IMG_2144This time I have a really great reason for disappearing from Blogland for two months. Really.

I was teaching an 8-week concentration at the Penland School of Crafts, which was one of the most challenging and rewarding experiences I’ve ever had. My plan was to document all of the creative, inspiring, funny, and downright weird things that happened through the course of my stay, but frankly it was just too hard to pull myself away from the studio and write. Yes, it would only take an hour or so out of my day, but that was a WHOLE HOUR I’d be away from the studio, and who can imagine what could happen in there, in that hour while I was away? (That was my same reasoning for not say, exercising every day, but let’s not get into that.)

To sum up: I had fantastic students. They made amazing things. We had a slew of letterpress adventures in the form of tiny books, broadsides, and ephemera that ran the gamut from poignant to wickedly funny and downright dirty. There was pressure printing, block carving, impromptu screen printing, and enough experimentation to warrant calling the studio a laboratory. Art. Science. Madness. Delight. My plan was to work on my own projects in the evenings, and I managed to get a few things done–but mostly I did my own experiments for possible book projects to take on post-Penland. (Below: the calm, circa Week 2.)

This book pictured below (called Fall Into Sky) was printed on paper I’d made in the winter. I didn’t have enough cloud paper for a real edition, but I had enough to make three copies of this book to see if I liked it enough to make a larger edition. The text is probably the shortest I’ve ever written, but invites the reader to slow down and partake in one of my favorite pastimes: cloud watching. This book opens to about 10 x 16 and has one line of text per spread, in sans serif light (for those typographers keeping track).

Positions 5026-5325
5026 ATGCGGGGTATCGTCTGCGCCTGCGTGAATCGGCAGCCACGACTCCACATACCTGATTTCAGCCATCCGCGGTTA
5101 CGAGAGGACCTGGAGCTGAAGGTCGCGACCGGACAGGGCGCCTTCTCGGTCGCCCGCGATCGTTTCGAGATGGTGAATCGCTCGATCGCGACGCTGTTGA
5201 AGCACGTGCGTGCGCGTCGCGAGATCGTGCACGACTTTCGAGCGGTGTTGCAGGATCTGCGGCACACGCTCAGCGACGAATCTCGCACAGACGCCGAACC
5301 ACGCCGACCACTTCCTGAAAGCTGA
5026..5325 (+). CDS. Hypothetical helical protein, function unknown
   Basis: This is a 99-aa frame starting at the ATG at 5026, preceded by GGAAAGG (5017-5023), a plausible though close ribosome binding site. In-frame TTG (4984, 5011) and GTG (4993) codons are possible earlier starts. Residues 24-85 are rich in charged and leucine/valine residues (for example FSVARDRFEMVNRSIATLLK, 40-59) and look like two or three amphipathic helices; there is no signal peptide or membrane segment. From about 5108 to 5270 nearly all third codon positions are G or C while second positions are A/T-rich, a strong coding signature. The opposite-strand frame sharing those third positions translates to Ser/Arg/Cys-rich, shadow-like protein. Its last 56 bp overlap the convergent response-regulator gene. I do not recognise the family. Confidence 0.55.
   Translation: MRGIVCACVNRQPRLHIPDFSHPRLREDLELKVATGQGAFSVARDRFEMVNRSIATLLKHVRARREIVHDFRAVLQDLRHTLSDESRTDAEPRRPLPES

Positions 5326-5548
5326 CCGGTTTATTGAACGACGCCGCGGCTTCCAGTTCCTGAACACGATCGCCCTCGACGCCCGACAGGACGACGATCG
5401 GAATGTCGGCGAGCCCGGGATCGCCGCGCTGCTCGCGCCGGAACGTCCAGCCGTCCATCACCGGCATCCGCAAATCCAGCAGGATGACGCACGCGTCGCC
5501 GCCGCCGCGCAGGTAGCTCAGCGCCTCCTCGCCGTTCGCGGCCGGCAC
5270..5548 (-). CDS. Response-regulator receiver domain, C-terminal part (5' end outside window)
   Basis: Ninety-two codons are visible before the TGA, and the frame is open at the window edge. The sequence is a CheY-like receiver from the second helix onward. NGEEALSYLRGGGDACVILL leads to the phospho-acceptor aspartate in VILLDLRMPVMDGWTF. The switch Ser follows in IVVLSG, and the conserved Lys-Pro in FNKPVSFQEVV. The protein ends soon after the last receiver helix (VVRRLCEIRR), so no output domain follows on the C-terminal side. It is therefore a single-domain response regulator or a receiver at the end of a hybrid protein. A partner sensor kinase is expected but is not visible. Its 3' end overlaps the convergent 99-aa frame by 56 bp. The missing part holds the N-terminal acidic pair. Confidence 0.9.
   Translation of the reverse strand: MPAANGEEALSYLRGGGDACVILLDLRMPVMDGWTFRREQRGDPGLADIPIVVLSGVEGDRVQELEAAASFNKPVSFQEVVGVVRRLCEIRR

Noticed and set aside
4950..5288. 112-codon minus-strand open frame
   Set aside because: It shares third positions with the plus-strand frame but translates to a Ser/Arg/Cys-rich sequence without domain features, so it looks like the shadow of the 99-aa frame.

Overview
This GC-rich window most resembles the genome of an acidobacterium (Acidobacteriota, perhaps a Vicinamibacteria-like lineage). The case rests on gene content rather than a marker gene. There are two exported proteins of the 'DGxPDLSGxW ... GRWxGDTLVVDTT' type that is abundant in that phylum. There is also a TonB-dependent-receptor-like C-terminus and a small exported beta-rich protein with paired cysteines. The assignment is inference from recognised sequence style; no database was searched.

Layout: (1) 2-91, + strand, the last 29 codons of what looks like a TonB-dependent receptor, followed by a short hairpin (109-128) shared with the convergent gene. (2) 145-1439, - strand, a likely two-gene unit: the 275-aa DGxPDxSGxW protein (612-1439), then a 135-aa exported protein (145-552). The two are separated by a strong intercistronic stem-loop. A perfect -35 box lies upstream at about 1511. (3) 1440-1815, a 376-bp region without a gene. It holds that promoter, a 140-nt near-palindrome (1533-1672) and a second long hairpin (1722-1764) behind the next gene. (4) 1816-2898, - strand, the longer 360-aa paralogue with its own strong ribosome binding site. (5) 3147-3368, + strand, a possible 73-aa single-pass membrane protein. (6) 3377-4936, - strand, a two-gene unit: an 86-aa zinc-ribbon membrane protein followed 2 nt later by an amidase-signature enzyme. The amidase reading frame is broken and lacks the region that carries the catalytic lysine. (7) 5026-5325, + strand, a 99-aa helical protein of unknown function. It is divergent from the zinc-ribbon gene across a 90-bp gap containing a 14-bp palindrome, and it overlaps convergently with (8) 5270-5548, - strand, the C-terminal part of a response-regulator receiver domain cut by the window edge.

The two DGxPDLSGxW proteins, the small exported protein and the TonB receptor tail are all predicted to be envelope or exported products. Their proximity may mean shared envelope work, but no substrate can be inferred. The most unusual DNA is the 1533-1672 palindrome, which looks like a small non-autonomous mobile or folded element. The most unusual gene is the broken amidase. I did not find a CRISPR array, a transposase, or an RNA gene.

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During this concentration I probably learned as much from my students as they learned from me. Most had never done letterpress printing before, and it didn’t take long for their hidden talents to emerge. I knew after the first broadsides were printed that Sonja and I were in for a wild ride––I just didn’t anticipate how much I’d gain from the shared experience, too.

It’s not easy teaching every day for eight weeks, even in a place that feels like paradise. I was often just too tired to work on my own projects after dinner each night, but it was hard to make myself leave the studio. There’s something about being surrounded by creative people in a flurry of breakthroughs and troubleshooting that makes it hard to walk away. The solitude of my room at night was just too quiet and too boring––if I was in my house reading, I just wondered what everyone else was doing without me. I’m an introvert, and I need my alone time to recharge, but I hated the idea of missing some big exciting moment in the studio––and believe me, there were plenty (most of them documented on my Instagram page, because I could at least snap some pictures to record the shenanigans.)